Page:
Zara Lim is a lawyer turned creative business owner and self-taught painter. Graduating from La Trobe University with a Bachelor of Arts and a Bachelor of Laws with Honours, Zara worked for 5 years as an intellectual property and commercial litigation lawyer at global and boutique law firms, and as an associate to a Judge of the Supreme Court of Victoria. Prior to her law career, Zara trained full-time in ballet for 7 years at the Australian Ballet School and the Victorian College of the Arts Secondary School before changing career paths. At the end of 2019, Zara went all-in with her true passion, Edward Kwan, a bespoke label specializing in custom hand-painted ties, bow ties and invitations, predominantly for wedding clients. In March 2020, COVID hit and the wedding industry came to a stand-still. Embodying the most over-used phrase of 2020 – ‘Pivot’, Zara was one of the first in Australia to start selling fabric face masks and also started a second ‘COVID-proof’ business, Gracie Kwan Candy Boxes.
Q. Could you tell us a bit about yourself and your experience at law school?
Yes, I can – I had a bit of a different background to the average law student. I never dreamt of becoming a lawyer – I had spent the previous 7 years training full-time to become a professional ballet dancer. For several reasons, I decided to abandon that career path and found myself having to choose what step to take next when I had no idea what I wanted to do! I ended up choosing law because I had high enough grades (I completed Year 12 over 2 years while training at the Australian Ballet School) and I was told law was a degree with broad career prospects. In hindsight, I think I also chose to study law because, in my mind, I had failed at ballet (even though I decided to quit), and I wanted to make up for that by being really really really successful at something else.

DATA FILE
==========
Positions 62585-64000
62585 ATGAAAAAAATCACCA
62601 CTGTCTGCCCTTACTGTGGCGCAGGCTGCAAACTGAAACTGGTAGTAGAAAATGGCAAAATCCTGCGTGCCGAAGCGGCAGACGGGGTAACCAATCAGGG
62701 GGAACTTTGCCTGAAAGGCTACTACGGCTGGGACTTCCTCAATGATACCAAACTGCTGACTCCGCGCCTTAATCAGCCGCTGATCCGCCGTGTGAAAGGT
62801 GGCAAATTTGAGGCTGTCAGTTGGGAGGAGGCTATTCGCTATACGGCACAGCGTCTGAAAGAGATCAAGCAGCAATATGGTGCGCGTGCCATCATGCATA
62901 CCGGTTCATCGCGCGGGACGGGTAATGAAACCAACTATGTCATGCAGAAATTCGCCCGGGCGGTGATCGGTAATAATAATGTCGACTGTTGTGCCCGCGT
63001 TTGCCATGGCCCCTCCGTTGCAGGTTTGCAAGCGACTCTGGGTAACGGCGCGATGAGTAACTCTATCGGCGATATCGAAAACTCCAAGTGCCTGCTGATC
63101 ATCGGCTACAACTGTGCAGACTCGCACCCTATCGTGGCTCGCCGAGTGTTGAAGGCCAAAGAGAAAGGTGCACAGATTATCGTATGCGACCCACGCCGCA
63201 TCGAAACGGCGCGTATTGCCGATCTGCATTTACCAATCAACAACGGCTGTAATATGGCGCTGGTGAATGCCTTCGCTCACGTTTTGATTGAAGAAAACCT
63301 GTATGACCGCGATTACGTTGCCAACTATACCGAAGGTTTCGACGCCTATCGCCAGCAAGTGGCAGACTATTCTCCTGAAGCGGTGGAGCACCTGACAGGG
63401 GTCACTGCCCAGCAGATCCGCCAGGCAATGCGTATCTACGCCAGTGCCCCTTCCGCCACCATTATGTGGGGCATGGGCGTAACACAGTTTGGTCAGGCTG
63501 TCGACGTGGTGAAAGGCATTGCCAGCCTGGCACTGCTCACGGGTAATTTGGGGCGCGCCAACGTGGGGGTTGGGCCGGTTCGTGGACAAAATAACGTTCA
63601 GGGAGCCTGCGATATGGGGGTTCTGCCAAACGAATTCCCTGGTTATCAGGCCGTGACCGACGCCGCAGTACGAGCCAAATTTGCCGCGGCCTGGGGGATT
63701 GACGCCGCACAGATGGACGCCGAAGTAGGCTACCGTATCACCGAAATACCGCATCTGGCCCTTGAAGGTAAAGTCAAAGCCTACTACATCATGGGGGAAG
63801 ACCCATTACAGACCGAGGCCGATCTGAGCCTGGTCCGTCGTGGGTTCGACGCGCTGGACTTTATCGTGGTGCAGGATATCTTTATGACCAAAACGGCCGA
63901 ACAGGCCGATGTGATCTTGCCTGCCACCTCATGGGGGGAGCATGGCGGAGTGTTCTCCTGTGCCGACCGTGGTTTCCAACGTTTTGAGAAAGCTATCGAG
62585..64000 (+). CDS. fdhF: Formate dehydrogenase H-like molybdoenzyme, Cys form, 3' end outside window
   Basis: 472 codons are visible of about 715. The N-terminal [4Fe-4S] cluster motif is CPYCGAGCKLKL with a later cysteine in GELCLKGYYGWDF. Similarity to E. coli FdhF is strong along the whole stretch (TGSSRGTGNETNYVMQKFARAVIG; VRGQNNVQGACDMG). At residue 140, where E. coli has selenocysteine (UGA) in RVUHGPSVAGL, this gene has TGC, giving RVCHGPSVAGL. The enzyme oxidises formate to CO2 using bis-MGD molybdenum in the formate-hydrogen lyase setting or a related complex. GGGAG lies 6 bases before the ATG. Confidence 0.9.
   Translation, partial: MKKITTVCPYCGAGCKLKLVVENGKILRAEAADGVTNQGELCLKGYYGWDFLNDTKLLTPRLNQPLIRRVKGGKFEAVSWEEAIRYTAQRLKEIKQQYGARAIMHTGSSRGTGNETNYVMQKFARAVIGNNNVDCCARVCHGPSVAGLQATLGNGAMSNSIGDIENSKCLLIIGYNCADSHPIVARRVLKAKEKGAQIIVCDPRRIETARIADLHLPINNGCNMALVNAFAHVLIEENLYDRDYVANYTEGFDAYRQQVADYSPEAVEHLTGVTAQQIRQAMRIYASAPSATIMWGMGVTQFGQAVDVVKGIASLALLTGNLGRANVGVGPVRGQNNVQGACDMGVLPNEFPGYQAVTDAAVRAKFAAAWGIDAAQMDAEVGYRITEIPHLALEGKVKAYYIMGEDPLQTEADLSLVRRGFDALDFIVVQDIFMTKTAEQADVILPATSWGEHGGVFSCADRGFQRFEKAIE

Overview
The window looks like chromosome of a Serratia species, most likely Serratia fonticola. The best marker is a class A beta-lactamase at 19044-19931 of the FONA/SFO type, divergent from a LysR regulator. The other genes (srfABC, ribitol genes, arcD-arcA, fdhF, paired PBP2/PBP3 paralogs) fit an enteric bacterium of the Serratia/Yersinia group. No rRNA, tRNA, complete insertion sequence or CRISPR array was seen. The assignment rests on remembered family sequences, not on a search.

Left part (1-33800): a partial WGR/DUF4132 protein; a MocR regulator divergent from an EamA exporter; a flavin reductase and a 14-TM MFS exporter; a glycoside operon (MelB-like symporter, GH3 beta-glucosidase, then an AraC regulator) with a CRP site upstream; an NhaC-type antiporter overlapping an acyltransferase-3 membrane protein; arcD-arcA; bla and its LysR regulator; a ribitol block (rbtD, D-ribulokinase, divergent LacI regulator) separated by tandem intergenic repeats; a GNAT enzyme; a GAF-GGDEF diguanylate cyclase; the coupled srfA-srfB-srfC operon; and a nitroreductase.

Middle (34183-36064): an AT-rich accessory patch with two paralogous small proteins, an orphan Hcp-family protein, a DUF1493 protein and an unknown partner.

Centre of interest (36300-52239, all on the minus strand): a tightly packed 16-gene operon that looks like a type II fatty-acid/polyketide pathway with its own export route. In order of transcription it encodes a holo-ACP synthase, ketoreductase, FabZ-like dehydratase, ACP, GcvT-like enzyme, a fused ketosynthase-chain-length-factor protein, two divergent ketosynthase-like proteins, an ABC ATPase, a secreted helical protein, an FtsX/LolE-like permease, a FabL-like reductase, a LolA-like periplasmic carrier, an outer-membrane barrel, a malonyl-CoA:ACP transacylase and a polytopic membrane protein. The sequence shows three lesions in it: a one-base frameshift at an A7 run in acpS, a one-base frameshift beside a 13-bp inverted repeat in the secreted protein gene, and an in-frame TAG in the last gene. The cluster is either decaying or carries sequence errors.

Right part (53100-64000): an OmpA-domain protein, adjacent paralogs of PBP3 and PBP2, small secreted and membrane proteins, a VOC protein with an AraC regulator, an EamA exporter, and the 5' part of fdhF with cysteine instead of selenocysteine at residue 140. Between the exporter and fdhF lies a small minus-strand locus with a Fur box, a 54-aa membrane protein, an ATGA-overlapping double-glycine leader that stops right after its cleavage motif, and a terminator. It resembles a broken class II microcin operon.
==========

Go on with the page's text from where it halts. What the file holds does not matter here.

I didn’t love law school. I found it very stressful. Having just quit ballet, that was a huge life change in itself. Then going straight into something as intense as law school when I wasn’t necessarily passionate about it, was difficult. I ended up doing quite well though and pursuing the typical path of clerkships and a traineeship at a large commercial law firm.
Q. Could you tell us about your experience as a lawyer? After having worked in the legal field for many years, what prompted you to take up your entrepreneurial venture full time?
I completed my practical legal training in house at Macquarie Bank in Sydney as I had worked at Macquarie all through university as well as for a year after I graduated. I then joined K&L Gates as a graduate lawyer in 2015 and did rotations in the banking and financial services teams before settling in the intellectual property team. I enjoyed IP law during my graduate rotation as I got to work on a lot of interesting fashion law litigation matters. However, once I settled in the team permanently, I got pigeonholed into trademark prosecution work. I really struggled to enjoy trademark work as I just didn’t find it meaningful at all.
I eventually left and was fortunate to land an associateship with Associate Justice Efthim at the Supreme Court of Victoria. I loved my time working with his Honour and for the first time, I began to love the law. It was such a great experience because I got to be immersed in real court cases every day, to learn from and be mentored by a Judge, to help write judgments and to meet lots of different Judges, barristers and solicitors every day. It was also a lot less stressful than working as a solicitor.
I then moved to a boutique commercial litigation firm where I worked as a lawyer for a year. While I was there, I got to instruct in 2 trials in the Supreme Court and County Court for the first time, as well as do some appearance work in Court. I also volunteered over a 10-year period at Southport Community Legal Centre as a paralegal and a lawyer, working on minor criminal law matters, so it’s safe to say that I gave law a good crack!
Throughout all the roles I have mentioned above, I had already been running Edward Kwan as a side business. I started it in law school and it grew slowly over the years. I used to employ my father to help sew all the bow ties and ties, and then I would hand paint them, do the marketing and run all the other aspects of the business in my spare time.
I always knew that I was more passionate about Edward Kwan than law, but it didn’t cross my mind as being possible for me to run Edward Kwan full-time for at least, say 5 more years. It wasn’t until August 2019, when I experienced a crazy traumatic life event, that all of a sudden I was stripped bare and no longer had the energy to pretend I was passionate about being a lawyer. So I resigned. It just felt like the right thing to do, and the only thing I wanted to do. And deep down I just knew I would succeed at running Edward Kwan – somehow!